FDA inspectors seized more than 1,000 pages of documents at e-cigarette maker Juul Labs’ headquarters in San Francisco last week, part of the agency’s battle against an epidemic of youth vaping.
The surprise inspection sought information on sales and marketing practices of the company’s devices, which have become wildly popular among underage users. The Food and Drug Administration had requested similar information from Juul in April.
“Across this category, we are committed to taking all necessary actions, such as inspections and advancing new policies, to prevent a new generation of kids from becoming addicted to tobacco products,” the FDA said in a statement on Tuesday.
Federal regulators are stepping up scrutiny of e-cigarettes amid an alarming increase in the rate of youth use of the devices. The FDA confirmed that youth vaping jumped 75 percent in the past year as teens are increasingly drawn to Juul, a pocket-sized device that resembles a thumb drive, and other products that offer nicotine cartridges with candy and fruit flavors. In 2017, more than 2 million middle- and high-school students used e-cigarettes, according to the Centers for Disease Control and Prevention.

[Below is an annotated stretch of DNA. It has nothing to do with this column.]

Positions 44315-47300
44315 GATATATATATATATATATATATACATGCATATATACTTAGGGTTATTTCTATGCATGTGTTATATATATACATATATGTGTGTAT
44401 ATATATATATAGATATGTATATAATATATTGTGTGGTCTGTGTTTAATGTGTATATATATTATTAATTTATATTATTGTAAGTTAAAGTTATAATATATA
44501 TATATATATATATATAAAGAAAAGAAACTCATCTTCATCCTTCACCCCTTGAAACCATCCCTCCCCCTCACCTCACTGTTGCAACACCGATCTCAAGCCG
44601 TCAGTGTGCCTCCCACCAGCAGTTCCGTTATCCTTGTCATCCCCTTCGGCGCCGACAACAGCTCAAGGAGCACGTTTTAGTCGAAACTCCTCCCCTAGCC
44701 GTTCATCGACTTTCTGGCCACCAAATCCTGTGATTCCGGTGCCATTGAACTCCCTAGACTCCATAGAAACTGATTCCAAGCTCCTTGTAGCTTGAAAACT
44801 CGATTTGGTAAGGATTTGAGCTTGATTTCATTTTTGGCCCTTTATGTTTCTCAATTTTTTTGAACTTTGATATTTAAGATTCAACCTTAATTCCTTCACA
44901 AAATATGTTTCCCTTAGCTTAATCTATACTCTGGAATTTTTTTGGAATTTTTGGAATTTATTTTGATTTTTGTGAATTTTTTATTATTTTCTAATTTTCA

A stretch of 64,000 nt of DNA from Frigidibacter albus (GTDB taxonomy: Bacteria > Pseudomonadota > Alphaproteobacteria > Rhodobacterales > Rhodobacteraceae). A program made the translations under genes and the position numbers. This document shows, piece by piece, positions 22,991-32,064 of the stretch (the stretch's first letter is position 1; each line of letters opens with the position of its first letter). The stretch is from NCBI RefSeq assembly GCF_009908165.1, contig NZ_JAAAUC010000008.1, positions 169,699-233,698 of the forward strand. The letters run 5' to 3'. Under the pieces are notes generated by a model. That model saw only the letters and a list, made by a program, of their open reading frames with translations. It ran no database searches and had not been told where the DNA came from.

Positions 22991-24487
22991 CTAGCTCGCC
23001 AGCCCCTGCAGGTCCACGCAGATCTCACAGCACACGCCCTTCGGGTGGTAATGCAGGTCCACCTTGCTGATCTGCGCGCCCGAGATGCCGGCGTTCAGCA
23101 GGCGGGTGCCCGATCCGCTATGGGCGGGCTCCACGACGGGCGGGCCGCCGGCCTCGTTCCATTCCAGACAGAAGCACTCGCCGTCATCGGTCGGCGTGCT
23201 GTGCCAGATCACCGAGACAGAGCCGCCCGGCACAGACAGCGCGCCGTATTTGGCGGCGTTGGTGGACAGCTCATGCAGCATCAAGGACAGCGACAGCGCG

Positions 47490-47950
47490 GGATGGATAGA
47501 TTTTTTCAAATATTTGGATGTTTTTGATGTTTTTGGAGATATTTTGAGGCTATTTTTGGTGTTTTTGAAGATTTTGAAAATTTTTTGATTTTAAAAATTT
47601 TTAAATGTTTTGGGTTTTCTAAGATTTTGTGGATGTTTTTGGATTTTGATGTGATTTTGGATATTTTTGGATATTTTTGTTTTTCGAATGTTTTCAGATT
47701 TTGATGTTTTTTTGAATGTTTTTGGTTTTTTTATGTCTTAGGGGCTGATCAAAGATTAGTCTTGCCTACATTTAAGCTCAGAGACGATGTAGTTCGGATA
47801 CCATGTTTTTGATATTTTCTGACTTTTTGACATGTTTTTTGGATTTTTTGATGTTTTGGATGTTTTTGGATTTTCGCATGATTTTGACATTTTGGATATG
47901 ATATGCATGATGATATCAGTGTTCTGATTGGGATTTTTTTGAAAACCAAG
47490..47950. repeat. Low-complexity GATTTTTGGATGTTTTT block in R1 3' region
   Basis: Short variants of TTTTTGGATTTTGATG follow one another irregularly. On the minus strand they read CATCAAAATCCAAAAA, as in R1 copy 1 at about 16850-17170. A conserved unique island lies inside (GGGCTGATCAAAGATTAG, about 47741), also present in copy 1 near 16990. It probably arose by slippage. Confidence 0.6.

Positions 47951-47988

“We are committed to preventing underage use, and we want to engage with FDA, lawmakers, public health advocates and others to keep Juul out of the hands of young people,” Juul Labs Chief Executive Officer Kevin Burns said in a statement.
Sales of Juul e-cigarettes grew more than sevenfold in a year to total 16.2 million in 2017, the CDC wrote in the Journal of the American Medical Association on Tuesday. Juul accounted for nearly 1 in 3 e-cigarette sales in the U.S. in December, giving it the largest market share. Juul and other products like it have been viewed as potential tools to help adult smokers quit traditional cigarettes.
CDC’s report comes as the FDA is considering banning sales of flavored e-cigarettes given the substantial rise in youth vaping. FDA Commissioner Scott Gottlieb said last month the move was aimed largely at Juul Labs.
(c) 2018, Bloomberg · Anna Edney